photo: John Sinclair
Whiting Tennis is a singer, songwriter, guitarist and fine artist known for his painting and sculpture. Whiting Tennis the musician is also an enigma. Try digging for information about the man and what you'll mostly find is his visual art, a field in which he has considerable talent and renown. It is not so easy to find anything having to do with his aural art. But we're fortunate to have personally experienced his song-storytelling gift, often on display at intimate house shows and the occasional club gig in and around our town.
While his music certainly can be filed under low-fi folk rock, these words seem too lazy a description. Tennis drops various musician's names as influences, clues that get us closer to what his music is like; Elliot Smith, Mark E. Smith, Nick Drake and Sparklehorse, to name a few. In Tennis' lyrics and music you can hear the dark, hard-soft and often ominous tones conjured by these artists, but the influence that is the most telling to us is Neil Young. Like Young, Tennis is driven by an unshakeable commitment to his musical aesthetic regardless of its commercial viability; a rough, loose, fuzzy, dense, electric-acoustic and at times seemingly unpracticed sound... music as outsider art. But also like Young, there is an unmistakable intentionality and purposefulness to Tennis' music.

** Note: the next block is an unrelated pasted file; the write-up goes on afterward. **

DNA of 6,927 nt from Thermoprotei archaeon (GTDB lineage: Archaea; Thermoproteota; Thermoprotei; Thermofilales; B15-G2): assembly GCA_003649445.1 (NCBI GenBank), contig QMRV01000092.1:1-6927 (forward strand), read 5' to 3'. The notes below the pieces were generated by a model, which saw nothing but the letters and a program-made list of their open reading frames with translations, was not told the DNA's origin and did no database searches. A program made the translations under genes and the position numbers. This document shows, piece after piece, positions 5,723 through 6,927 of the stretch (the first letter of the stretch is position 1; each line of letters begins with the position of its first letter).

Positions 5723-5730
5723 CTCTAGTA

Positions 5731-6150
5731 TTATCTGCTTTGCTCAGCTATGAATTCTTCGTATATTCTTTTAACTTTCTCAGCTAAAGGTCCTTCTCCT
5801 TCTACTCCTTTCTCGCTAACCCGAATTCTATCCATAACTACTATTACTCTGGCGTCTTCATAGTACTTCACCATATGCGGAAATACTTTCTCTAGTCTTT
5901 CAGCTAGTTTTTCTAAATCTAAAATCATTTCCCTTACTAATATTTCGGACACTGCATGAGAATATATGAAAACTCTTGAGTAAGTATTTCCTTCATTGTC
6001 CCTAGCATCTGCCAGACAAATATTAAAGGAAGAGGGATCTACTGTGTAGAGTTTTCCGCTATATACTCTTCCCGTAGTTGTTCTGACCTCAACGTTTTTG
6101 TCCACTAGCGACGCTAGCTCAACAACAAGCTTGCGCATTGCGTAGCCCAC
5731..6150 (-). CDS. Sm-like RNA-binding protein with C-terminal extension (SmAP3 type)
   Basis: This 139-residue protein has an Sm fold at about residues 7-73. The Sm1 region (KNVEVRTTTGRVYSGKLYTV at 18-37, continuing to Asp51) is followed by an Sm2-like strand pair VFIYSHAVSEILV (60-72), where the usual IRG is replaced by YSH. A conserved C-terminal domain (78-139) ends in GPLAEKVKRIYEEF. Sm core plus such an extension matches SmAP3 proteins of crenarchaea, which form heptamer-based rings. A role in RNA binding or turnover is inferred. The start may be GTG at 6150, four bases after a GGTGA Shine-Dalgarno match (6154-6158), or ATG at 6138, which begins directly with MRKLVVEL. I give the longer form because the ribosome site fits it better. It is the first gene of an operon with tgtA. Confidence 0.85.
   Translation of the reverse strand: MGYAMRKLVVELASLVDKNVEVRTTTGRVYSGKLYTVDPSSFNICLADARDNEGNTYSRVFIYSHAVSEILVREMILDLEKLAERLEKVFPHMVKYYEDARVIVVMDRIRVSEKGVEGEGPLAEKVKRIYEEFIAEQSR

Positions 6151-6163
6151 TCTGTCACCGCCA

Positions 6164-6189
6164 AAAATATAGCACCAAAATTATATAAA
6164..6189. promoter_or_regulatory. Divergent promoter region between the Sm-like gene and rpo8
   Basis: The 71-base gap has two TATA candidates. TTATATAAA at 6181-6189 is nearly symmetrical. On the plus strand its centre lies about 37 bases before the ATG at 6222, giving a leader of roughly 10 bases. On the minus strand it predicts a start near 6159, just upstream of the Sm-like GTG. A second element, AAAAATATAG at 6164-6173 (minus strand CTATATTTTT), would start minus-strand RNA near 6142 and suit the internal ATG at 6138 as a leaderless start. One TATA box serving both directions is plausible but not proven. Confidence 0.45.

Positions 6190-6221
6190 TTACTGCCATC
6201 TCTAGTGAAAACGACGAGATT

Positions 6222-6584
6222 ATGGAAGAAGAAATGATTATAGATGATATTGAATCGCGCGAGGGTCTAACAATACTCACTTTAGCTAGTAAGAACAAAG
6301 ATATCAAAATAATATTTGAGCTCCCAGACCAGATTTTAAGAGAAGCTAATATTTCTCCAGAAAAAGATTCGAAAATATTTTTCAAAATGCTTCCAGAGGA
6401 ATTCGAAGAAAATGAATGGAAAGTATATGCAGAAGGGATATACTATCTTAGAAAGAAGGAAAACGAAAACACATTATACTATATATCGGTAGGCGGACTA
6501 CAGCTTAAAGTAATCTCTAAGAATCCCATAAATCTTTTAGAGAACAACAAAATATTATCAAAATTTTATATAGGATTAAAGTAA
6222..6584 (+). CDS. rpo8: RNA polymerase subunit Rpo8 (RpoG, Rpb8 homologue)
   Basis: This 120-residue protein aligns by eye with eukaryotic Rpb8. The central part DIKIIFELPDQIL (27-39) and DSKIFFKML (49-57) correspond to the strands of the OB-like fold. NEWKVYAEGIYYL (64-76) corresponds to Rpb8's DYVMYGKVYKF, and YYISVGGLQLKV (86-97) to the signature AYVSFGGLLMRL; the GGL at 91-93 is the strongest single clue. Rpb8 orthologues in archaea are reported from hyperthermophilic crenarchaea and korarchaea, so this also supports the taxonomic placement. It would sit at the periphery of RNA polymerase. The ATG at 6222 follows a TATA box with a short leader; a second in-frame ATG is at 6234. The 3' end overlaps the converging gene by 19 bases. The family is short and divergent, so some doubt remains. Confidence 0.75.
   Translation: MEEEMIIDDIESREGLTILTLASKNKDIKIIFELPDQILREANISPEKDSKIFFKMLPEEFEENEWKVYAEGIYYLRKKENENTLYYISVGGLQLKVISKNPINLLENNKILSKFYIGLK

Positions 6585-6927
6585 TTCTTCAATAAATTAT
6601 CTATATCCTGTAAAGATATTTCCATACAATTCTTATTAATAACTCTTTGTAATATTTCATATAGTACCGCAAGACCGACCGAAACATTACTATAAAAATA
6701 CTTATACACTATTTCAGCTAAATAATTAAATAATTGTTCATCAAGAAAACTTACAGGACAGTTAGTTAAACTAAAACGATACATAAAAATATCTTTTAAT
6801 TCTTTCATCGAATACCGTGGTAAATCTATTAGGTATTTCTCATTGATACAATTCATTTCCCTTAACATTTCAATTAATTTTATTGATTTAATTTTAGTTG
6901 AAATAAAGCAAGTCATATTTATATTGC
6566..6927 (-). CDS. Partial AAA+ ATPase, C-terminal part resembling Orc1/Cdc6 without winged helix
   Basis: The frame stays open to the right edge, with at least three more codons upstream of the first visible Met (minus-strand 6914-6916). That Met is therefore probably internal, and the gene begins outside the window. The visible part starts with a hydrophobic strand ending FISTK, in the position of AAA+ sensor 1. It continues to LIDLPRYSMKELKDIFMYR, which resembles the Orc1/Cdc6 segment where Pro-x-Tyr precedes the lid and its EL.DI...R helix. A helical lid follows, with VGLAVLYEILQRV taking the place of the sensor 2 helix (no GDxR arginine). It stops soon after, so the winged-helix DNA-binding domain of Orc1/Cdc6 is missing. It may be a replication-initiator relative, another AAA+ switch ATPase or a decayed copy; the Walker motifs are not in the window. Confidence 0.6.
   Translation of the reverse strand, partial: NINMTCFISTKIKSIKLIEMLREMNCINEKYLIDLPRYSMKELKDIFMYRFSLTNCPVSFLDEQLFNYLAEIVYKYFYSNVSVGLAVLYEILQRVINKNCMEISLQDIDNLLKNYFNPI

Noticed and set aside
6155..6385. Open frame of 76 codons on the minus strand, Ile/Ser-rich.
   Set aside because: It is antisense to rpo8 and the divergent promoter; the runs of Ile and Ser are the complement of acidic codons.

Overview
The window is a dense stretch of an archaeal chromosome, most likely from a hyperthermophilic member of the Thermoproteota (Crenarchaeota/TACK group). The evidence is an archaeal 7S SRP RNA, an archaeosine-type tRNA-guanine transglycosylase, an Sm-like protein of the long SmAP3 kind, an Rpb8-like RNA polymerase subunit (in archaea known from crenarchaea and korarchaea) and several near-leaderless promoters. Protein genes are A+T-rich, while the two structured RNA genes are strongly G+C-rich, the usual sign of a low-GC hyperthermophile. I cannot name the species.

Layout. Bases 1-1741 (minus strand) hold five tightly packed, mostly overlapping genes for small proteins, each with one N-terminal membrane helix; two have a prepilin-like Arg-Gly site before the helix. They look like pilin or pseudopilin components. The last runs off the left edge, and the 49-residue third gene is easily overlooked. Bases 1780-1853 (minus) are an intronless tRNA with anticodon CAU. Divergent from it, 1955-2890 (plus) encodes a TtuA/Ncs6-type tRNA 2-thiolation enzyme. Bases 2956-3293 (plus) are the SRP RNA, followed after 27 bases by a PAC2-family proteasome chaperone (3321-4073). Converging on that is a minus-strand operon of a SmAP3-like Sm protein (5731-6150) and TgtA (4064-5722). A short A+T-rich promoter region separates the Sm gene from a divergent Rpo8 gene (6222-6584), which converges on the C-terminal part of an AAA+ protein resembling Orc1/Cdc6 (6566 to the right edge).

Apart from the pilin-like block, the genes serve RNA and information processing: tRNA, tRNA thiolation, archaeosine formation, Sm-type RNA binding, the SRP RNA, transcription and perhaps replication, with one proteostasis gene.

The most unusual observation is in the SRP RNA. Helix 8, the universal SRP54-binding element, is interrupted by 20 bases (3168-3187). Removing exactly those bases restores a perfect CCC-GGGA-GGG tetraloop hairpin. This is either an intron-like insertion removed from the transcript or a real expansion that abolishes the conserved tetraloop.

Take, for example, the song Teenage Daughter from his gorgeous album Three Leaf Clover. The track begins with what sounds like a somnambulistic transmission from an alternate universe, before sucking the listener through some sort of vortex tube into the present, dropped in the middle of a band rehearsal or living room show; a quite pleasing sing-song vocal accompanied by strumming, lightly distorted guitar, opaque cello and relaxed bass and drums. The song has a looseness that at first listen might give the impression of a live performance, perhaps even a glimpse of a band learning a song, but with closer inspection it's clear that every note is well considered and played for a reason.